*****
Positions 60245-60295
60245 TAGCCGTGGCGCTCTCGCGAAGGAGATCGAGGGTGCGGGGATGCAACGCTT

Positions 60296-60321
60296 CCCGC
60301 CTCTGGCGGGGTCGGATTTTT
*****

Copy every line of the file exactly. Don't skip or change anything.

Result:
Positions 60245-60295
60245 TAGCCGTGGCGCTCTCGCGAAGGAGATCGAGGGTGCGGGGATGCAACGCTT

Positions 60296-60321
60296 CCCGC
60301 CTCTGGCGGGGTCGGATTTTT